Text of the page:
January can take a bit of choking down at the best of times and these times don’t even rate. They are barely times any more. It’s all pre-or-not pandemic. Lockdowns rather than specific months.
But before you throw all your Dry January hopes out of the window, it’s also the start of results season, and, in an era where wild and lavish speculation is rife, it does a soul good to get a look at some numbers. In this case it is, of course, Whitbread kicking it off.
Known as Boring, Boring Whitbread in this household for its ability to raise huge volumes of cash and then not spend them, preferring instead phrases like ‘organic growth’, which titillate no-one, the group has been somewhat vindicated during the pandemic because it has been able to relax over its war chest and pay most of its rent.
So we gathered with interest. The budget sector – and let’s not get into the is-Premier-Inn budget debate right now – was supposed to be the big winner in the pandemic, with business and leisure pockets stretched and bargains sought.
A report this week from KPMG and the British Retail Consortium had a closer look at those pockets and found them wanting. Remember back in Lockdown 1.0 – or March 2020 for those sticking to the traditional calendar – there was lots of chat around all those savings which would be deployed? It may be that other homes are being found for any doubloons left.
Helen Dickinson, CEO, BRC, said: “Retail faces significant headwinds in 2022, as consumer spending is held back by rising inflation, increasing energy bills, and April’s national insurance hike.
“It will take continued agility and resilience if they are to battle the storm ahead, while also tackling issues from labour shortages to rising transport and logistics costs.”
Whitbread was looking at its own agility in these matters, with Alison Brittain, CEO, telling analysts that labour costs, expected to rise again in the Spring, having already gone up 5% recently, were “quite a large part of inflation for us, so are energy bills which are highly inflationary. Construction costs are higher, and so that impacts our building of hotels where we are not contracted, where we are looking at new hotel builds.”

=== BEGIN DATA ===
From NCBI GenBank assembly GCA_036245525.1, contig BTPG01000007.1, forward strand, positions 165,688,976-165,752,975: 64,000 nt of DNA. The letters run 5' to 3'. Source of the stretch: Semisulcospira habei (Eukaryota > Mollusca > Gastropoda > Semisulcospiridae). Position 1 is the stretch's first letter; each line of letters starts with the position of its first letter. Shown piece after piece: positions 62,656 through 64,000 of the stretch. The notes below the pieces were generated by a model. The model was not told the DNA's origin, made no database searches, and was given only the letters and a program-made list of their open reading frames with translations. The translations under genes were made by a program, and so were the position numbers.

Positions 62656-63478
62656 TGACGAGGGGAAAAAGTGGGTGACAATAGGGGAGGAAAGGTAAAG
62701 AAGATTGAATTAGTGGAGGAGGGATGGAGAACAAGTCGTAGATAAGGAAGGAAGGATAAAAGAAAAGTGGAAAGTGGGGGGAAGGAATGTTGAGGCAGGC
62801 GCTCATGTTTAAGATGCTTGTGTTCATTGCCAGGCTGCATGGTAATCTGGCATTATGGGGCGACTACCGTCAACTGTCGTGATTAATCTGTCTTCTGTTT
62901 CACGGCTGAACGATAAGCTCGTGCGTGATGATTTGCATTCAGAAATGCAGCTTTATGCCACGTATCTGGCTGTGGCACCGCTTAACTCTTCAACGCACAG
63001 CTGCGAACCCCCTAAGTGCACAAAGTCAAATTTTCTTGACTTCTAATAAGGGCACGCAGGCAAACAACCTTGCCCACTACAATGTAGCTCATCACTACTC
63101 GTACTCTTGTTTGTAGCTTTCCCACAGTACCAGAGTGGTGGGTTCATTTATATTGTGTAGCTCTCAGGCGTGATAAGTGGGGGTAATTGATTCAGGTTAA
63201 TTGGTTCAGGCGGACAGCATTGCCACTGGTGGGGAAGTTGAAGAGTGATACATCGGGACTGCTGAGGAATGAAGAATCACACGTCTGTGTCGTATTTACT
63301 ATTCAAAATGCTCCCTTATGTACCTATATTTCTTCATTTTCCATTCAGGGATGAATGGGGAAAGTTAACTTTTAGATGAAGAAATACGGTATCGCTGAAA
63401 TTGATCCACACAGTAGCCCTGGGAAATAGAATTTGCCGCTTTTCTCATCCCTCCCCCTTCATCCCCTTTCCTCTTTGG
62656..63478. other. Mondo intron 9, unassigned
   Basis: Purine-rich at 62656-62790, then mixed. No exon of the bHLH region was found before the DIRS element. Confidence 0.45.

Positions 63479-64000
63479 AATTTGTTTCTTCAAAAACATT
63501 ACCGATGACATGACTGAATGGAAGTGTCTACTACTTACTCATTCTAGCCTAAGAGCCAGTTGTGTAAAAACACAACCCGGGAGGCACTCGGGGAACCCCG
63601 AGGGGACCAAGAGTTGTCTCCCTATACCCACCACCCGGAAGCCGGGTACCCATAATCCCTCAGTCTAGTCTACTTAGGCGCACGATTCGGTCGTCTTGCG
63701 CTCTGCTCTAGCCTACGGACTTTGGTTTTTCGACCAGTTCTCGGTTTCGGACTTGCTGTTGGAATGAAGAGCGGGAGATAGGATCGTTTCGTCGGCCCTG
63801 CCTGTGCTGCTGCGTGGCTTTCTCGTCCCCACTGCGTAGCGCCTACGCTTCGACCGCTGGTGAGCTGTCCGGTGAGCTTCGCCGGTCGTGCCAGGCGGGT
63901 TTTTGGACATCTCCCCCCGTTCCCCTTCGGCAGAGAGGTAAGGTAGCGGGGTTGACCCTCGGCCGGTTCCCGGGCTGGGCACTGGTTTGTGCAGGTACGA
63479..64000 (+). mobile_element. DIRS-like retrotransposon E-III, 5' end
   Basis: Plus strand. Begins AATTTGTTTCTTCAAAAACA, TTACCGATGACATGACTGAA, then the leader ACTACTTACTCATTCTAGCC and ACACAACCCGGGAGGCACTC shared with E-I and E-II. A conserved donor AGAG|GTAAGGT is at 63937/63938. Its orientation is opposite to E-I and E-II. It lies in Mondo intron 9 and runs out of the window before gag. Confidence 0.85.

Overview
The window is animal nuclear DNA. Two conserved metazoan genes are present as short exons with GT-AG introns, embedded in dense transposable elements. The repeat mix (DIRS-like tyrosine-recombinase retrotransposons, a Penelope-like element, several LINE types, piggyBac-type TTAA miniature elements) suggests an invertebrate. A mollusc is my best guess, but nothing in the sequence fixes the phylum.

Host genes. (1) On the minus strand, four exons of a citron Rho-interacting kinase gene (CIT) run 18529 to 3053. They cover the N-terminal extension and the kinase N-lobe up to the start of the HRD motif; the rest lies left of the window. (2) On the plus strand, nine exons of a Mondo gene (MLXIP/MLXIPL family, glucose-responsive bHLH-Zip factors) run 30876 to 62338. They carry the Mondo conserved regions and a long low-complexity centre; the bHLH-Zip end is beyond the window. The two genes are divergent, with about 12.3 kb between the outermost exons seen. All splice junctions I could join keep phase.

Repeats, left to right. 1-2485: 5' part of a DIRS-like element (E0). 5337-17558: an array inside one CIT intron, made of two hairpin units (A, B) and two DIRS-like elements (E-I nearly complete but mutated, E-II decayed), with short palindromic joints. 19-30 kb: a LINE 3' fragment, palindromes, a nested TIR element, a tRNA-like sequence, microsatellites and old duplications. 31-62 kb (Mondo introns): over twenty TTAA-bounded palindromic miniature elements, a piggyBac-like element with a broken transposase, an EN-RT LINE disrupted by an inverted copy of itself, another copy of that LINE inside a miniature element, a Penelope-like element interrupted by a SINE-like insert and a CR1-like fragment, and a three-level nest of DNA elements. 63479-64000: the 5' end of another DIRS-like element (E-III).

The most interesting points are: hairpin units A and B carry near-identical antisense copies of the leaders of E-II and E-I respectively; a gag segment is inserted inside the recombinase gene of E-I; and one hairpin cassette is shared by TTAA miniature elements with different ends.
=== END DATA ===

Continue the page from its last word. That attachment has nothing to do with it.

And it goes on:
The defence? “In the UK, we will grow through the competitive advantages of having by far the largest network of hotels and operating the number one hotel brand, combined with our direct distribution, best-in-class operating model, broad customer reach and underpinned by our market-leading sustainability programme. These unique attributes, combined with our yield management, estate growth, and cost efficiency programme, ensure we are in a far stronger position than others to offset inflationary headwinds and return to our pre Covid-19 margins.”
Oh and raising ARR. Congratulations, consumer.
Lest we not forget Whitbread’s expansion model is largely built around picking off the independents which just can’t take it any more and the word this chilly January is that the Quarter of Reckoning is well and truly stuck in, with occupancies struggling to get to double figures as restrictions confuse, there is working from home and general pandemic fatigue. Put it as Brittain might: if it sucks for us, what’s it doing to everyone else?
One’s thoughts turn, of course, to that other budget player in the UK, Travelodge. We understand that it was due to start paying its post-discount rent towards the end of the year and would just love to know how that’s working out. We usually turn to Secure Income Reit for its thoughts on the matter, but the group is, as the moment, silent. Call back in March.
Regular viewers will remember that Premier Inn and Travelodge went right to the mattresses during their war over London, seeing who could dominate in the capital. That’s not looking like such a great strategy at the moment, what with all the working from home and staying out of the city. Speculation on where all that will end up remains popular, and worth noting that London is a special case, having as it does few residents in the centre to provide that revitalisation.
Whitbread does have one ace up its sleeve. It’s looking to rent out umbrellas and make a little ancillary revenue. James Latham, senior manager partnerships & ancillaries, Premier Inn, said: “Umbrellas are one of the most commonly requested items from our reception teams. We decided to team up with DripDrop to introduce their brolly rental service into some of our hotels, to help our guests avoid turning up soaked to everything from job interviews to weddings.”
Insert your joke about rainy days here.